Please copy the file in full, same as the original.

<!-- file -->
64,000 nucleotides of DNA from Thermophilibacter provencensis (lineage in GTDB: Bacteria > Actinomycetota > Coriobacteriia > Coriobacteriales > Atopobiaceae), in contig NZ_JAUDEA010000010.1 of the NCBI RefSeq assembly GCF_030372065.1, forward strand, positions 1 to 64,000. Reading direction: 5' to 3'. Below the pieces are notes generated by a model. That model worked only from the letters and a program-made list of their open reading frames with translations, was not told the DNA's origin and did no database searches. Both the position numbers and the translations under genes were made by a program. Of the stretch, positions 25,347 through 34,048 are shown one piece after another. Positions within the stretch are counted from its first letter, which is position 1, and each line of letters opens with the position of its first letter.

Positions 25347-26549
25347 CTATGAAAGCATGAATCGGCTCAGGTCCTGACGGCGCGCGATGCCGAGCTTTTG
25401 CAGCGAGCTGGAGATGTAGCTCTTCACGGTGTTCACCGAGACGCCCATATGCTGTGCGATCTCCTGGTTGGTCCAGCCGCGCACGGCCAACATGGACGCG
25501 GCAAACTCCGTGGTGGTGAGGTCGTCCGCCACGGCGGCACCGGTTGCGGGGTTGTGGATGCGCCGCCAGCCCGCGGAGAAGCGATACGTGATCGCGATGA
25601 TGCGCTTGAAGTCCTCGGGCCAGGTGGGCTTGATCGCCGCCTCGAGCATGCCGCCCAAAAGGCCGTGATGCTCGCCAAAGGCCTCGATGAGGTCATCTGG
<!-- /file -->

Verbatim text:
64,000 nucleotides of DNA from Thermophilibacter provencensis (lineage in GTDB: Bacteria > Actinomycetota > Coriobacteriia > Coriobacteriales > Atopobiaceae), in contig NZ_JAUDEA010000010.1 of the NCBI RefSeq assembly GCF_030372065.1, forward strand, positions 1 to 64,000. Reading direction: 5' to 3'. Below the pieces are notes generated by a model. That model worked only from the letters and a program-made list of their open reading frames with translations, was not told the DNA's origin and did no database searches. Both the position numbers and the translations under genes were made by a program. Of the stretch, positions 25,347 through 34,048 are shown one piece after another. Positions within the stretch are counted from its first letter, which is position 1, and each line of letters opens with the position of its first letter.

Positions 25347-26549
25347 CTATGAAAGCATGAATCGGCTCAGGTCCTGACGGCGCGCGATGCCGAGCTTTTG
25401 CAGCGAGCTGGAGATGTAGCTCTTCACGGTGTTCACCGAGACGCCCATATGCTGTGCGATCTCCTGGTTGGTCCAGCCGCGCACGGCCAACATGGACGCG
25501 GCAAACTCCGTGGTGGTGAGGTCGTCCGCCACGGCGGCACCGGTTGCGGGGTTGTGGATGCGCCGCCAGCCCGCGGAGAAGCGATACGTGATCGCGATGA
25601 TGCGCTTGAAGTCCTCGGGCCAGGTGGGCTTGATCGCCGCCTCGAGCATGCCGCCCAAAAGGCCGTGATGCTCGCCAAAGGCCTCGATGAGGTCATCTGG